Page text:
Dr. Charlotte Loppie
CIHR Gold Leaf Prize for Transformation: Patient Engagement
Dr. Charlotte Loppie is a Professor in the School of Public Health and Social Policy at the University of Victoria, and the Director of the university’s Centre for Indigenous Research and Community-Led Engagement. The Centre provides a supportive environment for students, researchers and communities to engage respectfully in research activities aimed at addressing the health disparities experienced by First Nations, Inuit and Métis peoples in Canada.
Dr. Loppie’s guiding principle is to be of service to the Indigenous communities who will benefit from her research. To that end, she has made it her life’s work to bring Indigenous peoples into research projects that touch their lives. Her goal is to empower communities, build research capacity and tackle the health disparities faced by Indigenous peoples.
She partners with First Nation communities, regional and national Indigenous organizations, health charities and government bodies on a range of projects.
Her research interests include Indigenous health inequities, Indigenous HIV/AIDS, barriers to accessing the social determinants of health, racism and cultural safety, cancer among Indigenous peoples, research capacity-building and the sexual and reproductive health of Indigenous women, among others.
This prize is awarded for transformative leadership in patient engagement. CIHR believes strongly in the importance of making patient engagement part of the research process. This prize is awarded to an individual or team that collaborates with patients, advances patient engagement as a priority and focuses on outcomes that are important to patients.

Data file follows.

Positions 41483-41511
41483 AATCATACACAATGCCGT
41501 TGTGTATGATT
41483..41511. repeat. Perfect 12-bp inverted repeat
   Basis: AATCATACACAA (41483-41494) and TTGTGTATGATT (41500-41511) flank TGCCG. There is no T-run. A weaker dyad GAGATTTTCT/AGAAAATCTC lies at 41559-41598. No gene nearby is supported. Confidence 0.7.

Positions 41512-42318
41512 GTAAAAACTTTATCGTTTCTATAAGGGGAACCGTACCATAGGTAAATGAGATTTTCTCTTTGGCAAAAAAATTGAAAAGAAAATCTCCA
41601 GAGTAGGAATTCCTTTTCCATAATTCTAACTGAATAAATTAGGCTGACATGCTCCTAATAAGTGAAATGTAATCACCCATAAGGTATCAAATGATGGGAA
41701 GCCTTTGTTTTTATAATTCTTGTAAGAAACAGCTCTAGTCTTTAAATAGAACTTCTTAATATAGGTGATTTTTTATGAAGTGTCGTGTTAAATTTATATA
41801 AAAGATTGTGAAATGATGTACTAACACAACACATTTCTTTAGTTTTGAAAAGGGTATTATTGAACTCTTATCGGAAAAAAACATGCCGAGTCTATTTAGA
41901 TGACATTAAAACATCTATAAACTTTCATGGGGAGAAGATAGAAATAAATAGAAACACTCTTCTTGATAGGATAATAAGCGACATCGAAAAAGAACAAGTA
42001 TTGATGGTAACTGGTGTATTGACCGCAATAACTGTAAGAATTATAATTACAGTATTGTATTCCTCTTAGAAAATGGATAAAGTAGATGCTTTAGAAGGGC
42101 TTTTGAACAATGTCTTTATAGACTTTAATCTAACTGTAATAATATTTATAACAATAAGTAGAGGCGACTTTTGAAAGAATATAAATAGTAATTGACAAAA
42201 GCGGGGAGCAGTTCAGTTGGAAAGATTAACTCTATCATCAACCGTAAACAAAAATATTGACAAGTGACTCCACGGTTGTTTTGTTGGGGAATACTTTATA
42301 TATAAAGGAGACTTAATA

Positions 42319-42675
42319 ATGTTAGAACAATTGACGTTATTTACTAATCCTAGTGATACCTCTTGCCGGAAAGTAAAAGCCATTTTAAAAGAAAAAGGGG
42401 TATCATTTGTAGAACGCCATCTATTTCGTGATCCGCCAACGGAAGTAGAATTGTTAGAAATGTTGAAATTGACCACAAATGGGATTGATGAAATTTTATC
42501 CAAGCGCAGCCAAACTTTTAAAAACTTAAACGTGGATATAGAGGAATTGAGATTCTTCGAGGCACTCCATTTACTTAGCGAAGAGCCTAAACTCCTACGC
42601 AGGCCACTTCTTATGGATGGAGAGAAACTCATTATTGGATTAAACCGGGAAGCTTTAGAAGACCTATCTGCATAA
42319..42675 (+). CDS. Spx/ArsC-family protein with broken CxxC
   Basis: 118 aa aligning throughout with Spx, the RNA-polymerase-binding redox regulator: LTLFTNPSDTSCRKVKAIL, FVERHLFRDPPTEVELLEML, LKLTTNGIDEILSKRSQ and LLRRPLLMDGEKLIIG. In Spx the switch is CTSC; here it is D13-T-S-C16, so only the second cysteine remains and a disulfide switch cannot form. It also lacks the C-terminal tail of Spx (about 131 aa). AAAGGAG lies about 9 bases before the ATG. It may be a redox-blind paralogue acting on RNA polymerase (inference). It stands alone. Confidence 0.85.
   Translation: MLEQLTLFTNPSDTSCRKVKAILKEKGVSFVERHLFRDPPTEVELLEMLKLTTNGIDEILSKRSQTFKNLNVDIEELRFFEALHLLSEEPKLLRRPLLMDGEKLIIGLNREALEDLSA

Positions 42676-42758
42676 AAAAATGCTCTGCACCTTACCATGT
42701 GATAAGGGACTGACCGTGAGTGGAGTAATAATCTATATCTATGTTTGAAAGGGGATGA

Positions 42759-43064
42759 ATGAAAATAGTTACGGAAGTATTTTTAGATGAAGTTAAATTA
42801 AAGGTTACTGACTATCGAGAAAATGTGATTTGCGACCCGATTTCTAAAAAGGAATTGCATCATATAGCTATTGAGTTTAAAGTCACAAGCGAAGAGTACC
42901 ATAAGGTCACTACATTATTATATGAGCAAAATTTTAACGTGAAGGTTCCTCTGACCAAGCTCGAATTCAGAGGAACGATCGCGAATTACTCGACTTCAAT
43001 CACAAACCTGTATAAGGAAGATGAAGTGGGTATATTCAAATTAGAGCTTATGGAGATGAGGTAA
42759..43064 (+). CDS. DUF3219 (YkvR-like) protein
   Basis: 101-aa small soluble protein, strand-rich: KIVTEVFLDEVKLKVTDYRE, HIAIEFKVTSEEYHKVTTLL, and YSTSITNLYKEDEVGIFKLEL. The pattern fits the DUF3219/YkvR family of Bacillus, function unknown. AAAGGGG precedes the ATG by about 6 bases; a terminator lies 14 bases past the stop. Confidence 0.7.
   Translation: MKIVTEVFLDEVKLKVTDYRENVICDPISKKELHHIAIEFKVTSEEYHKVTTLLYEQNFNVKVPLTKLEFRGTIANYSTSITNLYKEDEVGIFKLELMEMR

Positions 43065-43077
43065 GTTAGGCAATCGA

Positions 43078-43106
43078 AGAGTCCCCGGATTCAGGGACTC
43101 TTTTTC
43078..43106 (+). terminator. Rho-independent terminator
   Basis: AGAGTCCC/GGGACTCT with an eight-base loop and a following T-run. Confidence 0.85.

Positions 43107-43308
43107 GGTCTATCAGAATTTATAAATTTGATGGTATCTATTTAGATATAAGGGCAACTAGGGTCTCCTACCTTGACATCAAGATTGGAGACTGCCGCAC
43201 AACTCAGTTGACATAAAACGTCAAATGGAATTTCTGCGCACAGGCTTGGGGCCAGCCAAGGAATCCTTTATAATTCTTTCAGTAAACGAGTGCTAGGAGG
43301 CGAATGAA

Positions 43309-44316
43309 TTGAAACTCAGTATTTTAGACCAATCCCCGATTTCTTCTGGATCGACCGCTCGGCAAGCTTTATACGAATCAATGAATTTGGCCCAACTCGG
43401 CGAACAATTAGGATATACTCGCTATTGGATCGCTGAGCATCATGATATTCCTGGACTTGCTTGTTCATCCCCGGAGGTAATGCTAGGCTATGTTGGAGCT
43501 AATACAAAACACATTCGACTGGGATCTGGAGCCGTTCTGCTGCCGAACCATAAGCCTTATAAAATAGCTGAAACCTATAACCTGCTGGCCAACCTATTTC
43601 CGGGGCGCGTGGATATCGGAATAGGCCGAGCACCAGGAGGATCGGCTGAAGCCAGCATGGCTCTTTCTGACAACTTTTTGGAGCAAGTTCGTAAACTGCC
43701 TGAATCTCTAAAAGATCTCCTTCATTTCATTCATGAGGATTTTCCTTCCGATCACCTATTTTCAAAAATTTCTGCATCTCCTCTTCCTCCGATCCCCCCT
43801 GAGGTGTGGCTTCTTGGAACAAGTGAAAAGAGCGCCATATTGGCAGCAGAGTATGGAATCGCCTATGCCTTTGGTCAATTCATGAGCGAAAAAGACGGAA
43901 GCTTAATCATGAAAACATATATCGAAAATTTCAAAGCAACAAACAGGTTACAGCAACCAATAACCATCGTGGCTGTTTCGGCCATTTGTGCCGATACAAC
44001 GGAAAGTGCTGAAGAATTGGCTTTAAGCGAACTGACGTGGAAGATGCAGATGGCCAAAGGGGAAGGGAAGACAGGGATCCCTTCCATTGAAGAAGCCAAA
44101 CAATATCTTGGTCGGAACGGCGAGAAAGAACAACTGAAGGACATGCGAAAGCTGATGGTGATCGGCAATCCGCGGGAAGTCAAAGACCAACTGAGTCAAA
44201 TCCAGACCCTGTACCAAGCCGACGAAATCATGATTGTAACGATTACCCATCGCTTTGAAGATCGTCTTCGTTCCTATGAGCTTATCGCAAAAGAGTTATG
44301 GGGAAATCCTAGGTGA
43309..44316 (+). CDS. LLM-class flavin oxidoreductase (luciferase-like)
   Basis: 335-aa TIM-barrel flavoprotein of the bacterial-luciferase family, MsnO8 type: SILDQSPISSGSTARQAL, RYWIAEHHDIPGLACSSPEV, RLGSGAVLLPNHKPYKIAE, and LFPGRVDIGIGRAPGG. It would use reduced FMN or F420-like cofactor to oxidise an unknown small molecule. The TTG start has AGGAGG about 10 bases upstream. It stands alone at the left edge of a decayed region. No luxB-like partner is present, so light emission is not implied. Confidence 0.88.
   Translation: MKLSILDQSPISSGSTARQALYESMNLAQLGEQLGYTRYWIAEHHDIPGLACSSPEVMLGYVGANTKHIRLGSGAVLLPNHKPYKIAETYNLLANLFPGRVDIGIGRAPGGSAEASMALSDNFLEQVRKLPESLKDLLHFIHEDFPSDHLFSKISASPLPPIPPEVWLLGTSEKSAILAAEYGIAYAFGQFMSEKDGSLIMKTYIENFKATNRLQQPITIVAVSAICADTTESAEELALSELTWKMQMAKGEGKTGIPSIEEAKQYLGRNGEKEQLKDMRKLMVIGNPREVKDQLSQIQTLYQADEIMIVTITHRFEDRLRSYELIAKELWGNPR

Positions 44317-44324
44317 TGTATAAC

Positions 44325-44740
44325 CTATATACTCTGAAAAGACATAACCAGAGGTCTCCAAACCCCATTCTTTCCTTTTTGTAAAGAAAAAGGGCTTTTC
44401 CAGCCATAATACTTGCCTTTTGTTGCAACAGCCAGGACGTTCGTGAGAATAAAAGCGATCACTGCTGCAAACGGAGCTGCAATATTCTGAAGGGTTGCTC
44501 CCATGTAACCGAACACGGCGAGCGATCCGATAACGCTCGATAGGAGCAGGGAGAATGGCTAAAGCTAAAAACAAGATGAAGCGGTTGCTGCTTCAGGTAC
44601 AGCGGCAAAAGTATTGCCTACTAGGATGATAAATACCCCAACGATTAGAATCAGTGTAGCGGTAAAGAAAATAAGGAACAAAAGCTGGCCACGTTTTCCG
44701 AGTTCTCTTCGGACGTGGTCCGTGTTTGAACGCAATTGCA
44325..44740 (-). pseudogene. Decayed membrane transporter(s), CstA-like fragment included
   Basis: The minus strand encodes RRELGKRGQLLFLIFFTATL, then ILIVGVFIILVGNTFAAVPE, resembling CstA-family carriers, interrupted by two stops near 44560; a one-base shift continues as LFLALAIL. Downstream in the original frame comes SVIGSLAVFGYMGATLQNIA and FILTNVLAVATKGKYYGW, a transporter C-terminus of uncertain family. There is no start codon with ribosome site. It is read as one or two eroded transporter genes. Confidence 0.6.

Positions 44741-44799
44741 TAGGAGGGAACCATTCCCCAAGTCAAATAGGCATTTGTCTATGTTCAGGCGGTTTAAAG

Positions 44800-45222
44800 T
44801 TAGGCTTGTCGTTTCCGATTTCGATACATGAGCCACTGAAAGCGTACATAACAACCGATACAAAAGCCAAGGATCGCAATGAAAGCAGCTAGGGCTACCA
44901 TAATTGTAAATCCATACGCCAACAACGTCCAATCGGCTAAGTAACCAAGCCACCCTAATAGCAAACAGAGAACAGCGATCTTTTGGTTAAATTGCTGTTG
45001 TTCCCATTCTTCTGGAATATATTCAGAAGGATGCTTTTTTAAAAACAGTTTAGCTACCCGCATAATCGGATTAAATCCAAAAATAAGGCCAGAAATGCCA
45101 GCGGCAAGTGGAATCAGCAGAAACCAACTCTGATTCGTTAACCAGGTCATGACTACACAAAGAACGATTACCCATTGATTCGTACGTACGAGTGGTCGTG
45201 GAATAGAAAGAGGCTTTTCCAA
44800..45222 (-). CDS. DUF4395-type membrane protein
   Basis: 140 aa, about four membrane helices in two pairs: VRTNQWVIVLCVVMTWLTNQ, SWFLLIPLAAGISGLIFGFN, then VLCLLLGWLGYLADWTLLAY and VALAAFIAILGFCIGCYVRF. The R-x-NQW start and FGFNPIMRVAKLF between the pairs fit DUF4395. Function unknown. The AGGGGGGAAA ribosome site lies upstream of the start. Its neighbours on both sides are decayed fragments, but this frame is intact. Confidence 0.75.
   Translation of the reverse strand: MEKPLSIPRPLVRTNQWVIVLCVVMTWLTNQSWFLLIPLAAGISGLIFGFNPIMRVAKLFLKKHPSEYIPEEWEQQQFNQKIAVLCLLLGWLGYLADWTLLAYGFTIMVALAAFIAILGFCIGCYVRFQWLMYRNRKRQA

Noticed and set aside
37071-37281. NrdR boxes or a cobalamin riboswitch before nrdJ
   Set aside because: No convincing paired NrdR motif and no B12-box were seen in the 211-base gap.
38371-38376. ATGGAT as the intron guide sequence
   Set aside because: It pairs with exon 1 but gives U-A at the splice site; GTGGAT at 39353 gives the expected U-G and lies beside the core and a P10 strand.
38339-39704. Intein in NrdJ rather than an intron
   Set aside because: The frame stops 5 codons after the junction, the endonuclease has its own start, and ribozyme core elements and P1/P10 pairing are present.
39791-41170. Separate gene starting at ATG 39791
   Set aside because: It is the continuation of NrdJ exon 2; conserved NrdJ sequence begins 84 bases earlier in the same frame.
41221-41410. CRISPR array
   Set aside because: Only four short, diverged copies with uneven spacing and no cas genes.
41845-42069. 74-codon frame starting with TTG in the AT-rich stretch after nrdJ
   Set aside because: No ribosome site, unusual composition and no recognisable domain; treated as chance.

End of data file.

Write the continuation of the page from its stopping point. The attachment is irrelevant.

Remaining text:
Dr. Charlotte Loppie is the winner of the CIHR Gold Leaf Prize for Transformation: Patient Engagement 2016.
Dr. Loppie has made it her life’s work to serve Indigenous communities through research.
This means involving Indigenous peoples in the research projects that touch their lives. Her goal is to empower communities, build research capacity, and tackle the health disparities faced by First Nations, Inuit, and Métis peoples.
Dr. Loppie’s work focuses on a wide range of issues, including HIV/AIDS among Indigenous peoples, barriers to accessing the social determinants of health, cancer among Indigenous peoples, and the sexual and reproductive health of Indigenous women.
Thank you, Dr. Loppie, for demonstrating the value of patient engagement in health research.
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